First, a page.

I am also planning to build a wood enclosure for the range hood. I also want
to use external blower to reduce noise. I only checked NuTone products and
they seem to have both external blower and accessories. Are there any other
manufactures worth considering?
On Thu, 3 Mar 2005 08:18:39 -0500, "Alexander Galkin"
I put a commercial blower on the roof -- better price than nutone. 1200CFM
w/ 10" duct. Cannot recall the brand name but check with restaurant supply
stores. Be sure to consider/calc make-up air needs - especially if you
heat/air condition your space (i.e., windows are closed). Problem is that
residential designers generally have no idea about this issue (not blaming
them, just IME). If you want expert advice on this, get a short consult
with a commercial kitchen designer - try to find one that will give you
good advice but no so anal that he/she insists that you meet commercial
code. HTH. -- Igor
I understood the question. If anyone actually made a rangehood just out of
wood.... I'd feel real sorry for them.
I do a lot of Chinese cooking very hot wok, over time the "wooden hood
cover" was showing it's age prematurely. It was a bitch to keep clean and
manage the surface. Oil is oil and hot oil will still permeate the wood hood
cover over time and turn rancid. So we chucked it and went Stainless Steel
with a Copper cover! Much nicer....and easier to maintain.....
Yeah, if you're doing a lot of frying then it *is* a bad idea.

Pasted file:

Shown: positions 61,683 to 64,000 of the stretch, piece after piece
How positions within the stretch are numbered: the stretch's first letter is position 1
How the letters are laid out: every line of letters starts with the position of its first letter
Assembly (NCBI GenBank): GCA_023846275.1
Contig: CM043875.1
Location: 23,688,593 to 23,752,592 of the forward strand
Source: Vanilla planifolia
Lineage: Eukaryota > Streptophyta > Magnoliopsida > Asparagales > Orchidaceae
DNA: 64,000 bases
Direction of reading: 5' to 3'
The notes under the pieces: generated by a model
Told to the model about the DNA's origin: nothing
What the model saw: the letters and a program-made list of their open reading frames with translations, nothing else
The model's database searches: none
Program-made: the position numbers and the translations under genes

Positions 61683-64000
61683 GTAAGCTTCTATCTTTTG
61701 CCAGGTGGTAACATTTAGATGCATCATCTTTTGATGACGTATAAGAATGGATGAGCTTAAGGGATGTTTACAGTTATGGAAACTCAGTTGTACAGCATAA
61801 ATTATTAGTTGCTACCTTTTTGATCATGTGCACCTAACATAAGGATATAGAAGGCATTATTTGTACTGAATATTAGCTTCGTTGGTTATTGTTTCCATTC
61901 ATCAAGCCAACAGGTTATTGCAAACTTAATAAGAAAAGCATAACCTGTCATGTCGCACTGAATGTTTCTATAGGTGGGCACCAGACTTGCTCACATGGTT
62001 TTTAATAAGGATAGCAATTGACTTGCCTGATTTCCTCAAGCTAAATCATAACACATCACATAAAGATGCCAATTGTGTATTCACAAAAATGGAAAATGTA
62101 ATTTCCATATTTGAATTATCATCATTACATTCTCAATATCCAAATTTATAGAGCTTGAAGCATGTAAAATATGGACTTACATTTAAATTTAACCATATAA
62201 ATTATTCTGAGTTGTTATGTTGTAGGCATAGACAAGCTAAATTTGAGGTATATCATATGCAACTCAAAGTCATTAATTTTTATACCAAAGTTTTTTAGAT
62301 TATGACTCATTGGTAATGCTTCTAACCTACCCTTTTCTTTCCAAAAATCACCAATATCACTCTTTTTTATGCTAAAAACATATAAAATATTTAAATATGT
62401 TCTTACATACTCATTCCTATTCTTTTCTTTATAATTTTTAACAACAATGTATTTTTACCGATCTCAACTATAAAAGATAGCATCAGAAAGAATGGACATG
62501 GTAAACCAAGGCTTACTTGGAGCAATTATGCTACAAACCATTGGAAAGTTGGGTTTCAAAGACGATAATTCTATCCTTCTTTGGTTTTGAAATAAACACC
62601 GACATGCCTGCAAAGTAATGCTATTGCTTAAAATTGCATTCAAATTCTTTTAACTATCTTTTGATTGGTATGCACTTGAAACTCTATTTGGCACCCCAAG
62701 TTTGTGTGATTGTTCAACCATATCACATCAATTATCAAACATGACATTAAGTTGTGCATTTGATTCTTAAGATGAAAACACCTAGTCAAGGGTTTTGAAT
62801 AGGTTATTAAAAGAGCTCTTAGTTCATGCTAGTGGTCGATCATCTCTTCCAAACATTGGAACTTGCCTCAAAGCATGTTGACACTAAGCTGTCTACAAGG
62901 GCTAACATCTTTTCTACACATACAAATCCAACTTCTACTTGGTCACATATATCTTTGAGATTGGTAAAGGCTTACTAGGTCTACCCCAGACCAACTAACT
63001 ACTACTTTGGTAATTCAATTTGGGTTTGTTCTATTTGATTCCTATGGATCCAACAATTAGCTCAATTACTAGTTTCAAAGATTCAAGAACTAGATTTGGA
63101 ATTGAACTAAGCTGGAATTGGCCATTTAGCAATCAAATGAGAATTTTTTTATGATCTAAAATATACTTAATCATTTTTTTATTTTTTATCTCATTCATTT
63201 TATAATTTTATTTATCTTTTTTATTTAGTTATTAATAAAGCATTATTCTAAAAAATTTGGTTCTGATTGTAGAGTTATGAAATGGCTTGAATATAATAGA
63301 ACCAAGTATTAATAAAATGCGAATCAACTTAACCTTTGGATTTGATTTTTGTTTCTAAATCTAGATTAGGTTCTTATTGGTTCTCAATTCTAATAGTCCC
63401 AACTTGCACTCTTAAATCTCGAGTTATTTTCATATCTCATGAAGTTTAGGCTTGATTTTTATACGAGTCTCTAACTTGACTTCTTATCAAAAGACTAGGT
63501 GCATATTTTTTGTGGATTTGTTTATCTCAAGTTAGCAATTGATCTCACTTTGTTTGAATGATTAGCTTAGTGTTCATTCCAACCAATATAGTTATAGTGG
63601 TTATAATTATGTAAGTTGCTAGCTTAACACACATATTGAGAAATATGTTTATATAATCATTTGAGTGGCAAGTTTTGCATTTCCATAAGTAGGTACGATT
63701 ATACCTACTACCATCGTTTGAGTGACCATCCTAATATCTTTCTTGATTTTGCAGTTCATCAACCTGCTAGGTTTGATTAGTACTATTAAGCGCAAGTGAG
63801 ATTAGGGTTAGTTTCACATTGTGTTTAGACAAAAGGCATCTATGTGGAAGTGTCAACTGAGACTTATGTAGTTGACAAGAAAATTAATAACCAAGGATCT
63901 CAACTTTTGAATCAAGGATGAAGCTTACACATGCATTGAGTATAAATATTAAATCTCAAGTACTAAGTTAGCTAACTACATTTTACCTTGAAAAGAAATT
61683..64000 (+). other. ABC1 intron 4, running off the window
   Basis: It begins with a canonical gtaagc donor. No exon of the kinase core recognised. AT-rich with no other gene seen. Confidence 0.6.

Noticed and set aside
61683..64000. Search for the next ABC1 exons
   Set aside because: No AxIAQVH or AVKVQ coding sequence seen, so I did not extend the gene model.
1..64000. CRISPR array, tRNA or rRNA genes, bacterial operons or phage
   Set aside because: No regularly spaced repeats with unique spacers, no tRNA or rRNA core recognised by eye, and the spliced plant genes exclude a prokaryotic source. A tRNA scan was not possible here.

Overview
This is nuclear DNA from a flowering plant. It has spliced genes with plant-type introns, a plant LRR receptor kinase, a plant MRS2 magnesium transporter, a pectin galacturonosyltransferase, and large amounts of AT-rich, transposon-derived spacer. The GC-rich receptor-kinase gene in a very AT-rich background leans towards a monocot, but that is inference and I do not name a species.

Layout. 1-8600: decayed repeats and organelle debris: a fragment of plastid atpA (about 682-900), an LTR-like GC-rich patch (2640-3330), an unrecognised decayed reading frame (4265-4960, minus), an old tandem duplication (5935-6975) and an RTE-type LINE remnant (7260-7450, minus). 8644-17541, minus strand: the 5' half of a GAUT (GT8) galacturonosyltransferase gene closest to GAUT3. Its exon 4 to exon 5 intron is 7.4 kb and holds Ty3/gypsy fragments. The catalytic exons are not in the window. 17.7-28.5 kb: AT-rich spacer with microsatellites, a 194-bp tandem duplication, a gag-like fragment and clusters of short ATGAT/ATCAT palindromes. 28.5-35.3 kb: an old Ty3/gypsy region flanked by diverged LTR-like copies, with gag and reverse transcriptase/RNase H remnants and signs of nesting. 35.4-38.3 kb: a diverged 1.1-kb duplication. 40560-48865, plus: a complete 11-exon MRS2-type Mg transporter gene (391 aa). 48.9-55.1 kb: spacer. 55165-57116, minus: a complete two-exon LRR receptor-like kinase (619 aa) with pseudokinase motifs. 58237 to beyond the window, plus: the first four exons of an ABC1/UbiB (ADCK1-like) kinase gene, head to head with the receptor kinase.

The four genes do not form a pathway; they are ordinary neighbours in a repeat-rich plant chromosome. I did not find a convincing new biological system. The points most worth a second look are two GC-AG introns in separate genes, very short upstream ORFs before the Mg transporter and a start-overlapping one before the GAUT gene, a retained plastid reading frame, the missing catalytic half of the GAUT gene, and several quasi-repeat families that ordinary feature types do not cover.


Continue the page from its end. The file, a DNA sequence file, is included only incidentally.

But, experiences vary. My neighbor, who for health reasons does almost
no frying at all, has had a wood-surfaced hood for nearly a decade now
and is quite happy with the thing.
Mmmmm, copper. I like copper ... :-)
Charles Jones ( email@example.com)
Actually, some _are_ fire retardant. I understand that Ipe has the same
fire rating as concrete. Redwood doesn't like to burn either--forest fires
are part of the reproductive cycle for redwoods. Getting the grease off is
another story. And they aren't the only ones.
But convincing the fire marshall that your ipe hood is as safe as steel may
take some doing.
On Thu, 3 Mar 2005 00:00:31 -0700, "Jeff and Jennifer Cook"
I assume you are talking about some type of cover with the fan and
motor parts hidden.
One thing to check is the specs on the range or cook-top. Those
specs will give you the dimension, from the top of the cooking
surface, for any combustible material. This can make a very big
difference in how tall your wooden hood cover will be or whether you
have room for another cabinet above it.
We just installed a wooden hood cover in a kitchen with a built in
cook-top. The cook-top required 30" between the cook-top surface and
any combustible. The specs would allow 24" if all of the exposed
combustible edges were covered with a specific type of sheet steel.
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